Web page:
Being at Airlift for more than six months, I have come to realize that one of the most critical components for building a highly successful startup is speed. The issue with that, however, is that in meeting the demands for high-velocity executions, people, especially engineers, run the risk of forgoing quality and consistency.
At Airlift, one of our core principles is to embody the spirit of a “doer” i.e. to not wait around for perfectly complete information to make informed decisions. As a growing business that takes on new challenges everyday, we often find ourselves in these situations. Our approach, generally, is to do what is required – if it goes well, we celebrate, if it fails, we learn.
Generally, this philosophy works well — it is what allows developers like myself to experiment with new and uncommon things which often lead to one of a kind quality product/feature. However, as with an aggressively-scaling business that puts forth even more aggressively-scaling product requirements, pending features stack up to a huge backlog. In this case, not only does speed become a necessity, but quality and consistency are also required so that what reaches our customers is something that they adore and not something that frustrates them.
TL;DR: Become Modular!
While you can always copy and paste repeating items from your codebase to build a screen that looks similar to another one, it is certainly not the most ideal way to do so — here’s why:
The solution here is to make everything modular — to make every piece of code as generic as possible. By virtue of being modular and generic, it becomes all the more easy to manage and faster to implement. In iOS, we should transform everything that can be made generic into a set of frameworks (modularizing them) and reuse them in our actual codebase.
How does this help, you ask? Well, having a piece of code as part of a framework will help you reuse it in many files or places in your code without having to copy & paste it to different places. Having a bug in your code now means changing it only at a single place — your framework.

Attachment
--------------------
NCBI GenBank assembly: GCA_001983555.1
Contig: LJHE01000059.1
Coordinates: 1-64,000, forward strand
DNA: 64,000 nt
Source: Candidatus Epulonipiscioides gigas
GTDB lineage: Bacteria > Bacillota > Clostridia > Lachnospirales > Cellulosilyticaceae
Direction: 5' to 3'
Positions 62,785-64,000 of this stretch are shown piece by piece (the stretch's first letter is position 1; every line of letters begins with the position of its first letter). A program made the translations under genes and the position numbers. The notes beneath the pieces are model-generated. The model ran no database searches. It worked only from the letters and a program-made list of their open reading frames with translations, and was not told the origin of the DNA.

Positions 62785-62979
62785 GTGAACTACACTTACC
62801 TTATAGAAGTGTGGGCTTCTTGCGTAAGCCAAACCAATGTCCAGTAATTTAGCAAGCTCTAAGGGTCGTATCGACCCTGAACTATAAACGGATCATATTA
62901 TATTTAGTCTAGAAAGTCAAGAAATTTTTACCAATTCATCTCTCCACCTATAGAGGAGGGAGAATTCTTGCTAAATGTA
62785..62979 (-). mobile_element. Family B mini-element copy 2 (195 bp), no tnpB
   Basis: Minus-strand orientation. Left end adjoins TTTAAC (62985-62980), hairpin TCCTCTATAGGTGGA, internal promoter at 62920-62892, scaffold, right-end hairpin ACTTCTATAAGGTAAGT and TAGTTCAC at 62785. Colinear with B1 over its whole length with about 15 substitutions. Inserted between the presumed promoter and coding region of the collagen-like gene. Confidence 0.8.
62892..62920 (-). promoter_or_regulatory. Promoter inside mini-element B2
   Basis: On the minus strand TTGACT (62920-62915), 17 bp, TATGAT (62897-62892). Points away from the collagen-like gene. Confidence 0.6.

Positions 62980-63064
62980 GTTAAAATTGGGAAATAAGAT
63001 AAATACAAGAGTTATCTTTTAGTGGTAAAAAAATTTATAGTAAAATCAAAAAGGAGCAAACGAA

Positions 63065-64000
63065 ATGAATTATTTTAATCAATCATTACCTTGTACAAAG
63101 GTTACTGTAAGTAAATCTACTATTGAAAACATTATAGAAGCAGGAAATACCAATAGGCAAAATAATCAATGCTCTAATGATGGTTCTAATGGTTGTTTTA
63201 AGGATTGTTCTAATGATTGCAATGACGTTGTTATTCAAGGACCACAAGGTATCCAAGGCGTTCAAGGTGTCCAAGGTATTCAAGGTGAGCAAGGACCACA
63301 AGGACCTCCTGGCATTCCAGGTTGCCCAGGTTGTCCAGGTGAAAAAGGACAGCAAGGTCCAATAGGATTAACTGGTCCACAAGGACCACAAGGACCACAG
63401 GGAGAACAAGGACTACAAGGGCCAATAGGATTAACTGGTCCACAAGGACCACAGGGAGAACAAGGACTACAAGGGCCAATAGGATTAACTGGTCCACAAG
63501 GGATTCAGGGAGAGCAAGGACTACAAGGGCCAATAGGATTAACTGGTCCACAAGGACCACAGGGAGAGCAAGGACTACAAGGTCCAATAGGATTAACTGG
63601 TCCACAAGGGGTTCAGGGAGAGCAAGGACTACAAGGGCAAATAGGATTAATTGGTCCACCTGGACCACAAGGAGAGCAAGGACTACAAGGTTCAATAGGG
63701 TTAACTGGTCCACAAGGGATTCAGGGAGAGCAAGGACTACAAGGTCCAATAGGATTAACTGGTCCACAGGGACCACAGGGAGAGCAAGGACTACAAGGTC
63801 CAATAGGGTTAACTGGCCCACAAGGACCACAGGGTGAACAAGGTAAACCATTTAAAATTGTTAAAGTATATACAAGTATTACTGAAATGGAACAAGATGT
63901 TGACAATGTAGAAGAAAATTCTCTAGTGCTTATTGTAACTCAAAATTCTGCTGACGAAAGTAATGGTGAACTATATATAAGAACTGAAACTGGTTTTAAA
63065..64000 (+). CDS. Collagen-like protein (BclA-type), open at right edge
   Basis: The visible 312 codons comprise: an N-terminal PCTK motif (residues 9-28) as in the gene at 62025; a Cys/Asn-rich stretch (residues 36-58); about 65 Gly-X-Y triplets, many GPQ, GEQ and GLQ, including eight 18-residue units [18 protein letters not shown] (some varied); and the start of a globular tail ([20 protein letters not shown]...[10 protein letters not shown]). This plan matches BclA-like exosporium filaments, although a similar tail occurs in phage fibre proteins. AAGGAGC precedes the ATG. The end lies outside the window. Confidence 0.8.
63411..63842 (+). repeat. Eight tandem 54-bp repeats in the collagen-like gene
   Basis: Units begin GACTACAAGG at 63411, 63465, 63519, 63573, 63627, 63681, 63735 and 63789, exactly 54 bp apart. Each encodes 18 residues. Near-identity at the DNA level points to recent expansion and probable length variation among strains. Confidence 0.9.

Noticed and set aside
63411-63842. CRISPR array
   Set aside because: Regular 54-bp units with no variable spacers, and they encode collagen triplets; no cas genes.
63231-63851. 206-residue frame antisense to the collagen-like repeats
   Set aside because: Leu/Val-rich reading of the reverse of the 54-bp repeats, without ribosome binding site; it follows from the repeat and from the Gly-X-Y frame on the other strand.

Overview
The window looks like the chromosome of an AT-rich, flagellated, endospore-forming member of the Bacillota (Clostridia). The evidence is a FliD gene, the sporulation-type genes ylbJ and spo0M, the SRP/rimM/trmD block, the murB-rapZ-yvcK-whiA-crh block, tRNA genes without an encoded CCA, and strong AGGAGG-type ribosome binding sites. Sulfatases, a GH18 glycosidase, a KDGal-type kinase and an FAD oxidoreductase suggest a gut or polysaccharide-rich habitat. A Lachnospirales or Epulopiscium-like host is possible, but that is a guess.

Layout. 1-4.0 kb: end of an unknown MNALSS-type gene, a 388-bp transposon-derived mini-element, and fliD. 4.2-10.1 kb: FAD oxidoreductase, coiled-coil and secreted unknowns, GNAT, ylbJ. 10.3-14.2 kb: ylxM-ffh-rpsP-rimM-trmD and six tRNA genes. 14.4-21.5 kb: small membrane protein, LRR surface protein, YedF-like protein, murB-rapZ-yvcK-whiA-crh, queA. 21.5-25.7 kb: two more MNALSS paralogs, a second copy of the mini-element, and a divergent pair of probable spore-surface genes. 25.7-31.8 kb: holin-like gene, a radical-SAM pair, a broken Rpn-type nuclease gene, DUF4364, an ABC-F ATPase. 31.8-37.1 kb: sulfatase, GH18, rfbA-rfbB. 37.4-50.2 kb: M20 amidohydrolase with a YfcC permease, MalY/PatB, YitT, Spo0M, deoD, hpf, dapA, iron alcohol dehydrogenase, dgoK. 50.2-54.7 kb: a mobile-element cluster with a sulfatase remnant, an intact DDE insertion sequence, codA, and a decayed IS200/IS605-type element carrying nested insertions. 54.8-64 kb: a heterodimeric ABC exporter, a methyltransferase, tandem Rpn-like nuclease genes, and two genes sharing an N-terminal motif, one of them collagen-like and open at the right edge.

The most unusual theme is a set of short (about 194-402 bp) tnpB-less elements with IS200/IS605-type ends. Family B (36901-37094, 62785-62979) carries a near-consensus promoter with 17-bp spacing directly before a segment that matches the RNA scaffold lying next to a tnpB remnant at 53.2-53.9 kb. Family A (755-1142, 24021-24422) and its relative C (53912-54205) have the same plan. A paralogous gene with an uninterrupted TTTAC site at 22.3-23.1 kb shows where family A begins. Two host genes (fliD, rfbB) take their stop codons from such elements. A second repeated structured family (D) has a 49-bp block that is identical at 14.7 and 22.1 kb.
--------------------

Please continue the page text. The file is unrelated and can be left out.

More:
What Should be Modularized?
Anything that can be made generic should be modularized. Having a framework of utility functions that are used by your application at hundreds of places is significantly more effective than having the actual code of the framework copied to hundreds of places.
The takeaway? Modularize your UI components, modularize your logical components, modularize your navigation components, modularize that which is reused.
Enough justifications — let’s get to how we can actually build our own framework in iOS!
Prerequisites : at the risk of stating the obvious to the engineering-audience, building an iOS framework requires XCode, and of course, running XCode requires a macOS. That being said, for this article, I’ll be using XCode 12.5 along with macOS Big Sur on an M1 Macbook Air.
This step is pretty straightforward:
For our case, we are going to keep it simple and provide a simple function to show a native alert.
It is critical to understand that XCode builds the framework only for the selected architecture. So, if you have selected any iOS Simulator, the built framework only works with the simulator, but if you build it for a physical device, the framework will only work with a physical device. That is just Apple’s way of ensuring that unused framework builds are not shipped to AppStore Applications.
There are ways to build a framework for both the architectures called “Universal Frameworks” — but I will leave that discussion for another day!
There are multiple ways in which you can use your framework in a multitude of your Applications. If you plan to use the framework only in your own applications, then a simple drag and drop should do the trick.
From the perspective of building the framework that is pretty much it!
Suppose that you have an e-commerce application which follows a strict theme in terms of look and feel. At numerous places you show alerts to your users. Most of the time, developers merely create an alert wherever it is required, often by copy-pasting the same alert code from the existing one. Not only does this increase the lines of code, over time as the application grows, it becomes messy and unmanageable. Refer to the figure below:
Having this Alert code as part of a bigger UI framework that constitutes the common UI elements of your application, makes it much easier to not only manage it but scale it very quickly as well. All that is done with quality and consistency.
In large applications, you can have your own UI framework for displaying commonly-themed UI elements like Alerts, Pop Ups, Table Views and Collection Views. You can have a Utility Framework that has some common business logic that is used in various different places throughout your application. Refer to the figure below:
This article has been authored by Ghayas Baig, a Software Developer who joined Airlift fresh out of college in 2020. In the absence of full-time professional experience, Ghayas brought in a rather a wicked knack for back-end development. A few weeks in, Ghayas deftly started picking up on iOS development at Airlift, earning him the unofficial title of an”Ultra-Stack Developer” on behalf of his engineering peers.
If you are excited, like Ghayas, to learn and work on latest technologies, and catch up with other Engineers to problem-solve various facets of our product over lunch, we would love to hear from you at email@example.com